Town to discuss trespassing with CN

While CN has indicated it would like to partner with the town in order to address trespassing on railroad property here, Mayor Dan Onichuk said the town should be asking a few questions first.
At Monday night’s council meeting, the mayor expressed concern over the term “trespassing” on CN property when, in some cases, pedestrians trying to get to or from the north end of town have no choice but to cross the tracks.
Mayor Onichuk noted many people have done it for years—and continue to do so for the same reason.
“And if I’m walking through the bush, and I come across a rail, am I supposed to just follow it until a find a proper crossing?” he asked.
The mayor noted while there’s no doubt trains can be dangerous, crossing the tracks when no train is in sight should not be considered “trespassing” when there’s no walkways going over, or under, the tracks, except at Portage Avenue.
The mayor also said he was reluctant to get into a “partnership” with CN if it would mean footing any of the bill.
But Operations and Facilities manager Doug Brown said CN is interested in putting up fencing along the tracks in town, and that the town only would be responsible for maintaining that fencing over the years.
But the mayor responded by saying fencing doesn’t address the problem of north-south access, adding CN should heed the Northern Action Group’s idea to have walkways either above, or below, the tracks at various crossings.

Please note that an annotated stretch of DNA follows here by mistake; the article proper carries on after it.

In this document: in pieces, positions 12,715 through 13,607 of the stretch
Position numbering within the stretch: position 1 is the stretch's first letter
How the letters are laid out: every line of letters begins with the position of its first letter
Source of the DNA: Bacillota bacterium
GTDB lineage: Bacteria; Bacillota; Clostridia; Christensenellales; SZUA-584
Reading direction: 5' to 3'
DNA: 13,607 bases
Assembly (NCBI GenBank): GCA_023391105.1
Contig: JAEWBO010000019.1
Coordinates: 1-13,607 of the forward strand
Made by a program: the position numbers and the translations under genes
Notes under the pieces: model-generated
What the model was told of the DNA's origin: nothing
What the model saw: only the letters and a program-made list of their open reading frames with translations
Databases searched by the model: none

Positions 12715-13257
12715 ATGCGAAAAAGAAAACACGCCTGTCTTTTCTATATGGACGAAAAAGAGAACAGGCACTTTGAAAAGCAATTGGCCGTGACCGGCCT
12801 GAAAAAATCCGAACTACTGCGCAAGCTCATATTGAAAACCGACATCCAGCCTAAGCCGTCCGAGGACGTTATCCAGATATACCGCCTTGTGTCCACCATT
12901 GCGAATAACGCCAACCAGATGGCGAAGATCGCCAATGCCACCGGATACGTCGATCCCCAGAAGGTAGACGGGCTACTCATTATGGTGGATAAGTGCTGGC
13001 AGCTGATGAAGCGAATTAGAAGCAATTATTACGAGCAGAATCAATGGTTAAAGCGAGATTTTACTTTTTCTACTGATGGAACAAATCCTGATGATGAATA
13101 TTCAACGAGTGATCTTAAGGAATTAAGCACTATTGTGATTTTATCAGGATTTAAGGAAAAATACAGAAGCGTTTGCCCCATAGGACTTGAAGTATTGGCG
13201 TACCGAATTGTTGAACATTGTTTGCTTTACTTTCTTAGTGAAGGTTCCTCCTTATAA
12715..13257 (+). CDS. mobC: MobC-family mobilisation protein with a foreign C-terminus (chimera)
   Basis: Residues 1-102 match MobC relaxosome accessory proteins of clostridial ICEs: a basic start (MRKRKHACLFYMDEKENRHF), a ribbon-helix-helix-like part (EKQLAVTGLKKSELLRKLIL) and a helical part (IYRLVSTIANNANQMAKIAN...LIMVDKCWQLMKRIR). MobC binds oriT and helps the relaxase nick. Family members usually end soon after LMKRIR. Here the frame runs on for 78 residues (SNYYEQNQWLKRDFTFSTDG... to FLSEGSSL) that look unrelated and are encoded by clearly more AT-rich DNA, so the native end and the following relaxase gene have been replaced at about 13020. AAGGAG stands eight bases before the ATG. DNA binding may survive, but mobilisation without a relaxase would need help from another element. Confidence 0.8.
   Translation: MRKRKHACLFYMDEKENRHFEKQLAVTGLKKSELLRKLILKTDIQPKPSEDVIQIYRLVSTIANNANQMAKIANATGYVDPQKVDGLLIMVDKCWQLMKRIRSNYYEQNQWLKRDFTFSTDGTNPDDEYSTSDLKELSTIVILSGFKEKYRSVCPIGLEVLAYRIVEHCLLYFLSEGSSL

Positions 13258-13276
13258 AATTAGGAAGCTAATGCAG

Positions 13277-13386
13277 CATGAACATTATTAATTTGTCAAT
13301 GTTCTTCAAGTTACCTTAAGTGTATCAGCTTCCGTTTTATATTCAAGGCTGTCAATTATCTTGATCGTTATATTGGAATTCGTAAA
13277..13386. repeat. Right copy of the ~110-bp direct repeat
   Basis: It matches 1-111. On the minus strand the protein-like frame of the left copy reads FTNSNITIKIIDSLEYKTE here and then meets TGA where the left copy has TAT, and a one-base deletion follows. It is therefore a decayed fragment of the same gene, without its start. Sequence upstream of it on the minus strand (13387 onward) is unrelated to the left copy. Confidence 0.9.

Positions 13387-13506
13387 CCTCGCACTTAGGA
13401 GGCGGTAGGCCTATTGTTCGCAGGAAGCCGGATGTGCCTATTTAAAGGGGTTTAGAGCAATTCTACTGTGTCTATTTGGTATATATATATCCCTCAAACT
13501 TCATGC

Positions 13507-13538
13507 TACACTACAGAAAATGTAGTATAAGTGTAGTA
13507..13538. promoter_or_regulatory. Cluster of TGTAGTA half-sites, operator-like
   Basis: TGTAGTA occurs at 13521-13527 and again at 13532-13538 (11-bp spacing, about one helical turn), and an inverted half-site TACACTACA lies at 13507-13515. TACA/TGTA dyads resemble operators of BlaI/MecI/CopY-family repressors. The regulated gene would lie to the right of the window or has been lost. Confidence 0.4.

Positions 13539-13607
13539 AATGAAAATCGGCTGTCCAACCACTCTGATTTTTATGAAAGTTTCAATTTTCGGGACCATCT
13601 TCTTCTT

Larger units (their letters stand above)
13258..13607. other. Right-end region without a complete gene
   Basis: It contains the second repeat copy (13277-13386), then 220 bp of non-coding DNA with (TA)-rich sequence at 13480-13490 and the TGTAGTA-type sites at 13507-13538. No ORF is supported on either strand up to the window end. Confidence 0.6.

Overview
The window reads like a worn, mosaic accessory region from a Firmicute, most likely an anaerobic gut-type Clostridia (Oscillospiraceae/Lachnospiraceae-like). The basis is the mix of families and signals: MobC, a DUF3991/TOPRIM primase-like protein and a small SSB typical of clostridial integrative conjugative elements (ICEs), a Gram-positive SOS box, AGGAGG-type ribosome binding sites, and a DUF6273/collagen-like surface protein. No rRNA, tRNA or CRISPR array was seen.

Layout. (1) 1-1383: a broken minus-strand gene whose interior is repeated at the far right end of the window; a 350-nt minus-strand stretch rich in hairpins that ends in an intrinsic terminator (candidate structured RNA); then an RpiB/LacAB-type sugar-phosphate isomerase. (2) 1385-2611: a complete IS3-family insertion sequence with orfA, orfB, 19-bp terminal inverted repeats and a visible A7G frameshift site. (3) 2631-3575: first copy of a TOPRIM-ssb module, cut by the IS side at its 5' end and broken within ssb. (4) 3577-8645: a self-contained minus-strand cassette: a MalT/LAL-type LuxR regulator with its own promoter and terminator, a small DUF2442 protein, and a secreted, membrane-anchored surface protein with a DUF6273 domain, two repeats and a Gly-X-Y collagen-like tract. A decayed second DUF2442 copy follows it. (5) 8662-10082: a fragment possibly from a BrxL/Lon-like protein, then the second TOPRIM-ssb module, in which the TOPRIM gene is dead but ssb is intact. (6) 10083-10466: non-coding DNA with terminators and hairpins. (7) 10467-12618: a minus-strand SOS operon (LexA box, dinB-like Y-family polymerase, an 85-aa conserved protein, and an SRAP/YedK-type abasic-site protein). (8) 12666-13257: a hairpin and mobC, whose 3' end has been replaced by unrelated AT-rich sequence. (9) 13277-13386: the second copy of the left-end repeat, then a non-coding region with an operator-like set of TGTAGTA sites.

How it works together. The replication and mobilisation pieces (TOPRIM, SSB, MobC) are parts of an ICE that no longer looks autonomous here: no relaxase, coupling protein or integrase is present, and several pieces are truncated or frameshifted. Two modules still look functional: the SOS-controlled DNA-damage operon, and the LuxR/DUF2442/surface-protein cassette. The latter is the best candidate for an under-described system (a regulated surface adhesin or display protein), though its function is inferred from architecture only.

He suggested Armit Avenue would be a good spot for a walkway because it is central.
“I don’t now if [fencing] is going to correct the problem or create a different problem,” added Mayor Onichuk, saying it’s possible a child could slip over a fence while cutting the tracks to go to school, then find themselves trapped if they can’t get over the fence on the other side.
Council directed Brown to schedule a meeting with CN to discuss the issue, but make no commitment at this time to partner with the company.
Such a meeting also would be a good time to talk to CN about other issues.
Problems such as long waits at rail crossings here have been the topic of discussion at numerous council meetings over the past two years, as well as among town residents.

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